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Young on Board: lifelong learning

We often talk about talent with and at Young on Board. Also as part of our ‘triptych’ sessions in which young game changers, experts from the field and board members have their say in three different sessions. The highlight of the triptych is an issue of one of the Board members that lies far in the future and is still very uncertain. A challenge that calls for a critical look and questions that can be quite abrasive. Young on Board enters into conversation and looks for the pain and the gain. Without offering immediate solutions, with extra food for thought (and sometimes material to ignite).

In view of the circumstances of COVID-19 and the almost complete digitalisation of all education, the question ‘What is the university’s right to exist’ became even more relevant. Futurologist Jacintha Schreerder and Talentexpert / Social tech entrepreneur Quincy Dalh take us along in what they learned from the sessions we organized at the end of 2020 with VU / UVA directors and Board members Mirjam van Praag and Geert ten Dam.

What have you encountered that surprised and / or amazed you?

What struck us is that the university is eager to change, but that a lot still needs to be done for actual system change or innovation. Education is stuck in certain systems and structures that can limit or hinder innovation. We also see that people like to cooperate with chain parties, although that seems to be in its infancy. What did not surprise us that much, but what is remarkable at this time, is that universities are also heavily driven by numbers. There is fierce competition between national and international programs. Moreover, the market has grown much larger in recent decades due to globalization. What is a shame about this mutual competition is that it is actually disastrous for cooperation in the chain and for sharing valuable knowledge. So what surprised us is the feeling that universities in particular can benefit from better cooperation between themselves.

What is the best question asked and why?

What incentives are there that now form the basis for how universities work and what do they contain that hinders innovation? Consider, for example, the valuation system and the financing system.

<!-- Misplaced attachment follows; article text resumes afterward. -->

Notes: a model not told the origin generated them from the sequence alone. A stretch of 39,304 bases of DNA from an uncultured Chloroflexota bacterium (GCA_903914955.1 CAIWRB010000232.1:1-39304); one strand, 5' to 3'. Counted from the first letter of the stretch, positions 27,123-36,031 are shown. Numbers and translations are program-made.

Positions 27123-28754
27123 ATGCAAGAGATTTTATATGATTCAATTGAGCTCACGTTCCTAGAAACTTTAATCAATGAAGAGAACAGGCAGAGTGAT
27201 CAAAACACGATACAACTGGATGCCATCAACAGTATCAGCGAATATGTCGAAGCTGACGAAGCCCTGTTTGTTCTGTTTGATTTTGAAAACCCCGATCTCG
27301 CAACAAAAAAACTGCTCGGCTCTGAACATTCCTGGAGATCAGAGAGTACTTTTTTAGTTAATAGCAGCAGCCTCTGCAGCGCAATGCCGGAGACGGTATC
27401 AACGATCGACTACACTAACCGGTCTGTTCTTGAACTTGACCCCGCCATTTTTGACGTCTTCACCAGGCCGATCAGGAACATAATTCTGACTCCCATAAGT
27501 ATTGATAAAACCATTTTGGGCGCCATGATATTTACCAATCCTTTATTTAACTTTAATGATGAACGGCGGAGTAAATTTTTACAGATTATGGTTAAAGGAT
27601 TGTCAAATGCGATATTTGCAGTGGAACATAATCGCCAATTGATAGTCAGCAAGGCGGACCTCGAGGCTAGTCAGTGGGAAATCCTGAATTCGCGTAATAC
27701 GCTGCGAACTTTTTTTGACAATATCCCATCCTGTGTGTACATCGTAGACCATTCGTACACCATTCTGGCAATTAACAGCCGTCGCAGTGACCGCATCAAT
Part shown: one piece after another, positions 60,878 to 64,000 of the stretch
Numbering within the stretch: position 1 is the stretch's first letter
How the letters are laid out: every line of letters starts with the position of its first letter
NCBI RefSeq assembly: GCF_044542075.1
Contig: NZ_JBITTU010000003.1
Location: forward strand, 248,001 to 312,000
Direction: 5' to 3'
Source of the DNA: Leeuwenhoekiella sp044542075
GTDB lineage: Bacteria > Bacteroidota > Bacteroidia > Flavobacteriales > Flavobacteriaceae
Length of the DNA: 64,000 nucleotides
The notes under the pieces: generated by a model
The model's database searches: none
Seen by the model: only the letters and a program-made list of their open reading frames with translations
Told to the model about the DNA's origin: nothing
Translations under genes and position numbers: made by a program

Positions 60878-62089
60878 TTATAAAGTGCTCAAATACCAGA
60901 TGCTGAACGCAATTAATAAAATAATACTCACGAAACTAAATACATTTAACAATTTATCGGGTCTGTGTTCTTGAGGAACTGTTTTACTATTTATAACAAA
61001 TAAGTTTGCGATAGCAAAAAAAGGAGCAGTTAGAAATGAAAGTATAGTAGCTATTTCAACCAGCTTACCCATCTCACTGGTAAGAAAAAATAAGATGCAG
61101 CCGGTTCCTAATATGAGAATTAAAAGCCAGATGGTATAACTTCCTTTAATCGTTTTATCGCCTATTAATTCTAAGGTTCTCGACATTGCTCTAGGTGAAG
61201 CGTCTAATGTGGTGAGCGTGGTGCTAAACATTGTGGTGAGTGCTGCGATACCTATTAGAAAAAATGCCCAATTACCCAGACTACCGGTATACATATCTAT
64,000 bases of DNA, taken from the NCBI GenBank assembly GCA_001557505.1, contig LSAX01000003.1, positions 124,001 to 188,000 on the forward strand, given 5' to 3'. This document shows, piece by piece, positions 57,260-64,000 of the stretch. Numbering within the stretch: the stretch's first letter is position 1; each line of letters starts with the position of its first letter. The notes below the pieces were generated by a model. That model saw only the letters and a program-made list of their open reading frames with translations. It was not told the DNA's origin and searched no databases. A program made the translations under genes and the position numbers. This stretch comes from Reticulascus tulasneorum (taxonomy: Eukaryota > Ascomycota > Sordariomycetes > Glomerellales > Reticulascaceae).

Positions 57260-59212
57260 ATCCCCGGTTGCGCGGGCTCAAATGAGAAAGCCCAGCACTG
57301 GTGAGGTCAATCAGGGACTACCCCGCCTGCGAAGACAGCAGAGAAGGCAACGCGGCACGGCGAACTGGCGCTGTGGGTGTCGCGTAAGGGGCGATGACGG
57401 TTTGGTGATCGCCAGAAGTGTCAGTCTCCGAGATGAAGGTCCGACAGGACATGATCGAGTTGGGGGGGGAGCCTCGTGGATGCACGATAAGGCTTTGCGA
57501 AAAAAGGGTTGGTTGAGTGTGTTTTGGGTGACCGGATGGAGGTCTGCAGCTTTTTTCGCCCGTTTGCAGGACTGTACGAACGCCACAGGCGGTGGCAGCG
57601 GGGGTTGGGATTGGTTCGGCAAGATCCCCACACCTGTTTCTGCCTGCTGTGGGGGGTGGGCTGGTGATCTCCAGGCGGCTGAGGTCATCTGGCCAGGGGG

What is the biggest challenge you see?

Originally, a university is a fairly closed institute and environment. While we see that cooperation in the chain, such as with the business community, is important for knowledge sharing. Precisely because the university is no longer a monopolist in the field of knowledge. This knowledge sharing works both ways, whereby it is also important that knowledge from the market returns to the university, which does not happen automatically at the moment.

We also see that the role of a teacher will change even more in the coming years and that the new generation has a greater need for a coaching role. In addition, part of the education, partly initiated by COVID-19, will continue to be provided online. That has major consequences. Getting all the people on the floor will be challenging, but what we noticed most was the enormous benevolence of the drivers.

What example has inspired you or brought you new insights?

The British model in which education works much more closely with government.

Another good example: major macroeconomic shocks such as the corona crisis are accelerating trends that have been dormant for some time. Universities regularly found it difficult to keep up with the speed and developments in the market. Educational tech parties, for example, often had difficulty getting a foot in the door of the university, but they are of added value there. The corona crisis made it necessary to accelerate the implementation of technology to promote quality and accessible online education.

What would you like to pass on to anyone working on this topic?

Keep moving and stay visible with initiatives that could help universities.

What do you grant or hope for the Amsterdam Metropolitan Area on this subject?

Firstly, a better chain approach and more opportunities for startups to offer support (sometimes broader than directly providing education) to educational institutions.

Second; what we like Young on Board made even sharper by this session is that universities are strongly anchored in our society. They have a solid, social position in the market with which they can and are allowed to take on their leading role even more in order to bring knowledge together and maintain the level. The coronavirus exposes even more the weak spots in our systems, such as the inequality of the spread of the virus and a further division in society. We see a university as the place to continue to have high-level social discussions with each other.

Which article, documentary or person gives a fresh or inspiring view on this topic and why?

Helping students individually, especially being there as a mentor. That is the future of the university lecturer according to education expert Prof. Eric Mazur and Balanski, professor of physics and applied physics at Harvard University. In this article you can read all about it.

#slimgroengezond

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